Tonight on stage in Reardon Auditorium, students will be sharing real stories of all kinds.
Quoth the Raven is an opportunity for students in the art of storytelling class to tell true stories from their lives. The class is taught by Jack Lugar, associate professor of cinema and media arts.
Lugar said the idea originated from a show on NPR called “The Moth.” The show consists of people across the country sharing true stories on live TV.
Lugar also said that the art of storytelling is a tradition for humans.
“Oral storytelling goes way back to the origins of humanity,” Lugar said. “It’s a fun skill to be able to tell a story from something in your life.”
Telling stories comes naturally to humans, but the students in the class work to craft that art.
“We spend days interacting with people and telling stories,” Lugar said. “We work in the class on the process of how to craft a good story, how to make it more compelling and how to enhance its humor and emotional value.”
Lugar started this event to get students up on stage doing something different than just writing stories in the class. The title came from the poem “The Raven” by Edgar Allan Poe.
“It came from the line in the poem ‘quoth the raven, nevermore,’” Lugar said. “Since we’re Ravens here at AU, I thought it was a fun title.”
Lugar said that students from a wide variety of majors will participate this year to share their experiences through storytelling.
“The stories are always different with different styles of presentation,” Lugar said. “The students aren’t all communication majors in the class this year, so it’s nice to have different types of storytellers.”
The cinema and media arts majors are partnering with the storytelling class to film a live studio production of the event.
“It really is a nice opportunity for us to put on a live show with a real audience,” Lugar said. “A live production requires live editing. We can go back and touch things up, but they get the experience of what a live production feels like.”
The audience sits on the stage to create a more intimate experience, so the whole live production will be in one place.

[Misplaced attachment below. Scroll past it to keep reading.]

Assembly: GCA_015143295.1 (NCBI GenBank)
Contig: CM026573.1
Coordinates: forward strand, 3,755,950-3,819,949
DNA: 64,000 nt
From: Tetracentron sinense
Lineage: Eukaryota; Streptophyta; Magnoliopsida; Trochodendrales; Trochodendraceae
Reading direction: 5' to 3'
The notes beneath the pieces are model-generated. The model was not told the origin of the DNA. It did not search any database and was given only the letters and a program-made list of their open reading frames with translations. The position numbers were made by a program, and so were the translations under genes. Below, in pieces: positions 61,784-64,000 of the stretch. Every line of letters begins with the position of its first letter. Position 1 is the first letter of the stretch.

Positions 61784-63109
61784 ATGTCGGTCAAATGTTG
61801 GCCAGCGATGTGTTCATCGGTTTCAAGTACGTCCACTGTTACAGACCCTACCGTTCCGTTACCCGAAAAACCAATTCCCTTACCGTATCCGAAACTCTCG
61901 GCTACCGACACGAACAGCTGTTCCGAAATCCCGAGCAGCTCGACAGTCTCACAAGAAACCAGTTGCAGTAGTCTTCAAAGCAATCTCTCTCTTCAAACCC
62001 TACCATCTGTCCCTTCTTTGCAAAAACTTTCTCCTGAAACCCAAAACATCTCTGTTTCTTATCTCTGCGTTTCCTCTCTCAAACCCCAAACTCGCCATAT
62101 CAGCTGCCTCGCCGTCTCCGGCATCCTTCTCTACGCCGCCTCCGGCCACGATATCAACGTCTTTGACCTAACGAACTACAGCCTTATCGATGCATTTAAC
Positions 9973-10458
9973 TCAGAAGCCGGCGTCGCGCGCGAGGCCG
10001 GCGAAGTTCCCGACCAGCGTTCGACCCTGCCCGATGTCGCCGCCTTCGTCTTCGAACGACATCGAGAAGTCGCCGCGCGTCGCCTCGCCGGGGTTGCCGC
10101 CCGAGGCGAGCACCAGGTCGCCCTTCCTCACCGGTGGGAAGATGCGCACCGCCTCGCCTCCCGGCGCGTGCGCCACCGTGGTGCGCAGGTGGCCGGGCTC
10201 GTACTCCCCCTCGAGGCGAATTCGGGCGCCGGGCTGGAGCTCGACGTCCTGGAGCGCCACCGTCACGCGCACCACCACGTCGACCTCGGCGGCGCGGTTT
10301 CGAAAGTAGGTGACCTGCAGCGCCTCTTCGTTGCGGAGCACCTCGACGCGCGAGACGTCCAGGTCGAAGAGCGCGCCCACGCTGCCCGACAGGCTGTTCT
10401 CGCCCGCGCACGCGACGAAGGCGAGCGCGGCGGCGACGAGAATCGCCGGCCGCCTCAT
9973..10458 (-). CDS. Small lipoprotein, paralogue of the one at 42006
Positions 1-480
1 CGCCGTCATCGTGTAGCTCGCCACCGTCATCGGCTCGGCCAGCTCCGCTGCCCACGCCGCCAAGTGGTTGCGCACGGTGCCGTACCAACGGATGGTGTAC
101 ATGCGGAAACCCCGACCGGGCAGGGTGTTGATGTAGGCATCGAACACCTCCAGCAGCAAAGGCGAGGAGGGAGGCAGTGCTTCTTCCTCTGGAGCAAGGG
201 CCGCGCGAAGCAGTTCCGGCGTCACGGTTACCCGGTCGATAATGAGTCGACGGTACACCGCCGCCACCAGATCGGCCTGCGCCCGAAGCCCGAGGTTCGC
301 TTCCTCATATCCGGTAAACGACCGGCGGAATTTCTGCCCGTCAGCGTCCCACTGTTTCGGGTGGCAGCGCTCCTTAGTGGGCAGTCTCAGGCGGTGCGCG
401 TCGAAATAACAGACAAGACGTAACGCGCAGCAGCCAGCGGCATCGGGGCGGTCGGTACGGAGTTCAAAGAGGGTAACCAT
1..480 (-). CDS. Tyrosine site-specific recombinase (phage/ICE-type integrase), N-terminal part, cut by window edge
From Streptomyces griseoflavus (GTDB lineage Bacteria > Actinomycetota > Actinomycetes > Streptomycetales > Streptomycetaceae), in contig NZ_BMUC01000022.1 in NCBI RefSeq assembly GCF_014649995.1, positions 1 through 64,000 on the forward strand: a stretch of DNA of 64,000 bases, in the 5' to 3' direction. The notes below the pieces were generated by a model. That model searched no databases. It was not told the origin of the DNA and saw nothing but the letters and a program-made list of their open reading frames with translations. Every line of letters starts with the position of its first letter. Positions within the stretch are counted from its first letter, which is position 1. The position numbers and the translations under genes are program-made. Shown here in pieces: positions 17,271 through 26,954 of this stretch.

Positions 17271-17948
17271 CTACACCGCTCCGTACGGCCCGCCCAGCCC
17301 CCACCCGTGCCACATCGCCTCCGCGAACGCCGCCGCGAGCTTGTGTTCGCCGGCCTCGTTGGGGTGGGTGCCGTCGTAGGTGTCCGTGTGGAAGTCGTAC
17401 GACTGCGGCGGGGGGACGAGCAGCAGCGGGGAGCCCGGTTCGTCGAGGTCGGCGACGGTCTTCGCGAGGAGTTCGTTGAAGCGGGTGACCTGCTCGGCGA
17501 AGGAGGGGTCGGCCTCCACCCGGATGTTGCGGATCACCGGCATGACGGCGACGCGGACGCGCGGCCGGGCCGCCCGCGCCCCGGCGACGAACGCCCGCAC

“It allows us to have a symbiotic relationship with our production students as well as students doing storytelling,” he said.
Lugar said that there’s a wide variety of things that the participants can get out of this event.
“By telling your own true story, it brings a depth of growth as a person being able to recount that story,” Lugar said. “Some of the stories are funny, and some are sad, so reliving those experiences helps you to verbalize what might have been a painful experience.”
As a listener of these stories, you can learn a lot from the people sharing them.
“The audience gains from hearing people’s stories,” Lugar said. “Whether it’s a deeper understanding of how to empathize and sympathize with people or just fun entertainment.”
With the evolution of technology, the way we tell stories has changed.
“It harkens back to the old days when people would gather around the campfire and tell stories,” Lugar said. “We’ve lost a lot of that with social media and technology.”
Storytelling is not like a play or stand-up comedy, so there’s a rawness and a reality to the craft.
Sophomore cinema and media arts major Nifemi Adejumobi was a storyteller in last year’s event and is now part of the film crew.
She said that the film crew works to make sure the live production runs smoothly by setting up microphones, cameras and lights. She also said that this process equips them for their future careers.
“It helps us to have experience on all sides of the production,” Adejumobi said. “A lot of people who are in this major typically want to be producers or directors, so it’s good for us to be able to understand and relate to the camera crew we will work with in the future.”
Adejumobi said that she had a great experience as a storyteller in last year’s production.
“We had prepared for about two or three weeks in class and tried to memorize our stories to the best of our abilities,” she said. “The stories are all real, so they have hints of our personalities in them which makes it more enjoyable.”
Because it is an intimate setting with a small crowd, Adjumobi said that her nervousness was lessened.
“I was pretty comfortable talking in front of everyone, and there were also a lot of familiar faces,” she said. “It was basically like a campfire, but with a microphone, lights and a stage.”
Freshman mathematics major Roger Gibson is in the class and was selected to share a story. He said that his background in theatre will come out in his way of storytelling.
“I really like to entertain,” Gibson said. “I did four years of theatre in high school, so getting up there and telling a story is really up my alley. I look forward to the enjoyment of doing it.”
The live production of stories starts at 7 p.m.